Map tracing the SS Laurentic’s last voyage

The U-boat responsible for the sinking was the U80, built at Vulcan Whaf in Hamburg in 1914. Under the command of Hedrich Von Glassnapp, the U80 had left Germany twelve days before the sinking with a deadly cargo of twenty eight mines. On the 24th January, he laid the last six mines in minefield 45, which lay just outside the entrance to Lough Swilly, an area which had been supposedly checked for mines that very morning.

After abandoning the stricken ship, those who managed to make it to the lifeboats rowed towards Fanad Lighthouse. Exposed to the extreme cold during the night many froze to death as they desperately tried to make it to shore and were found the next day with the oars still in their hands. On that particular nigh,t records for the area reported temperatures as low as minus 13 degrees. The condition of others lucky enough to be picked up by local fishing trawlers horrified their rescuers: they were totally exhausted and near death. Of the 475 officers and ratings onboard, 354 young men lost their lives that fateful night. In the weeks that followed, corpses were washed up on local beaches and one was washed up on the little island of Heisker in the Outer Hebridesm 150 miles away. A mass grave in the church yard of St Muras at Fahan holds 71 bodies while others are buried in the many graveyards around Lough Swilly and beyond. The largest list of names of those lost can be seen on the Royal Naval Memorial Monument in Devon.


Mass grave of SS Laurentic victims at Fahan

Salvaging the gold

The loss of the gold was a major body blow to the British Government given the spiralling costs of the ongoing war. Despite their feelings over the appalling loss of life, the gold had to be recovered as a matter of urgency. The man given the task of carrying out this operation was top naval diving expert Commander Guybon Damant. He was a diver of vast experience in deep salvage work, which had taken him to depths beyond 200 feet (61 metres) while assisting Professor JS Haldane, a physiologist, with his experiments in the development of decompression schedules. Damant put together a team of the navy’s best divers to help him with the job, which he expected to complete fairly quickly. Among the divers chosen was Petty Officer Augustus Dent. He had served on board the Laurentic as a gunner’s assistant and ship’s diver, had survived the sinking and now within months was back to help recover the gold. Another diver with special qualities was ‘Dusty’ Millar. We now know he was involved in secret naval operations at the time and had earned the nickname of ‘Tin Opener.’ This name was given because of his unique ability of getting into sunken submarines on intelligence gathering missions.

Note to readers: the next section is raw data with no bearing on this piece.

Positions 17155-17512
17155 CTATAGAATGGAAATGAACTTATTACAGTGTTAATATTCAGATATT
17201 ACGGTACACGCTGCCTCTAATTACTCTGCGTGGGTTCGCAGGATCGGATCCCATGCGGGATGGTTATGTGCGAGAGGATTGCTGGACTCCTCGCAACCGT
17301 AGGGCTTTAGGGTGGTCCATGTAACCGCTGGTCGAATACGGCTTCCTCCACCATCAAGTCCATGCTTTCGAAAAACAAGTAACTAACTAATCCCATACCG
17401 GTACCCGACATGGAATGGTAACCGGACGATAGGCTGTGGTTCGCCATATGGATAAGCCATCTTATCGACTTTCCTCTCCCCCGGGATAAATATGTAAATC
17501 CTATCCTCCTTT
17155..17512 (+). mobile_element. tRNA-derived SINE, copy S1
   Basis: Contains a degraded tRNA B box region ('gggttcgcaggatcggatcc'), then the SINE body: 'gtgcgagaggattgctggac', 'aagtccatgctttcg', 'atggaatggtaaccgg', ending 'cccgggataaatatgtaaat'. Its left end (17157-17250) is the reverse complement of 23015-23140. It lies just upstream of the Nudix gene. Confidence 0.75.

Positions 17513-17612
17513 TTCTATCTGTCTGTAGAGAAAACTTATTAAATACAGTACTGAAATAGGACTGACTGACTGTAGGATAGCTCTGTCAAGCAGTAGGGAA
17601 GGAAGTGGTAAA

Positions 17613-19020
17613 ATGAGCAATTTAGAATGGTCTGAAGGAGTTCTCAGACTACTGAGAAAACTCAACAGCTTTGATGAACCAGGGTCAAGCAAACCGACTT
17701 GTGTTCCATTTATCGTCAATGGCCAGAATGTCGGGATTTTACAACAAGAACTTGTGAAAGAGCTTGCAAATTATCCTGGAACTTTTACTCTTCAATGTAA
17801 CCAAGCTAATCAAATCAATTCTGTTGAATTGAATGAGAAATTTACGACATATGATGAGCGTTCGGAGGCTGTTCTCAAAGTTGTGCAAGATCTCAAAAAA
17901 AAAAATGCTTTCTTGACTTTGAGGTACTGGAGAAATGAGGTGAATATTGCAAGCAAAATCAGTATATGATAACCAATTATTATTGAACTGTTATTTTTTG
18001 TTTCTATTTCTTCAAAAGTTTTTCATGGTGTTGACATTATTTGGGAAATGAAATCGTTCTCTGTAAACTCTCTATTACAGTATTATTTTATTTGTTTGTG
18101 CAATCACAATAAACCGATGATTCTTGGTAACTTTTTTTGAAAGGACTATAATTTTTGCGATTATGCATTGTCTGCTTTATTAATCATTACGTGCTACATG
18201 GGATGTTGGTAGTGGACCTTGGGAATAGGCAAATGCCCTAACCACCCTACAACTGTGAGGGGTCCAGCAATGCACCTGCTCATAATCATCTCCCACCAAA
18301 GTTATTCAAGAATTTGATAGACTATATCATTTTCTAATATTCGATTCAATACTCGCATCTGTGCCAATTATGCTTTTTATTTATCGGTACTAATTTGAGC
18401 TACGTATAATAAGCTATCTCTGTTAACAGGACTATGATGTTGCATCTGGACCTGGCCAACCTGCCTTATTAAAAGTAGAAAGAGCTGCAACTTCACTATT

The team of divers arrived over the wreck site on board the Royal Naval salvage ship HMS Racer with Commander Damant, estimating that the recovery of the gold would take no more than a couple of months to complete. Not knowing the area, he was soon to learn this was not to be the case. Sea and weather conditions can change quite dramatically in this area, with great Atlantic swells rolling in, making diving impossible. Investigative work revealed that the Laurentic was lying at an angle of 60 degrees on her port side and was virtually intact. It was resting on a reef at a depth of 132 feet (40 metres) to the sea bed and a depth of 62 feet (19 metres) from the highest point of the ship to the surface.


Artist’s impression of SS Laurentic at rest

Due to the nature of the job in hand, the divers were restricted to a given working area on the wreck and were not permitted to stray any distance during operational duties. The first diver down was Dusty Millar. He soon found the passageway leading to the cargo hold at the stern section of the ship where the gold was stowed. His way into the hold was blocked by a steel door which was sealed tight, so the decision was taken to blow it off with a charge of gun cotton explosives, but the operation was not a total success. Behind the door, he discovered a heavy lattice gate which he removed using a hammer and chisel. Inside the hold, Miller was the only member of the diving team to see the gold in its entirety, wooden boxes sitting in rows in one corner of the hold where they settled after the sinking. Each diver worked a one-hour shift on the bottom, and Dusty had surpassed his time. Risking serious consequences regarding decompression sickness, the ‘bends’, he was determined to prove to those above that he did find the gold. Singlehandedly he struggled to the surface with a full box of his find. The next day, again singlehandedly, he recovered a further two boxes. In total for his two working shifts underwater, he recovered a total of £80,000 worth of gold.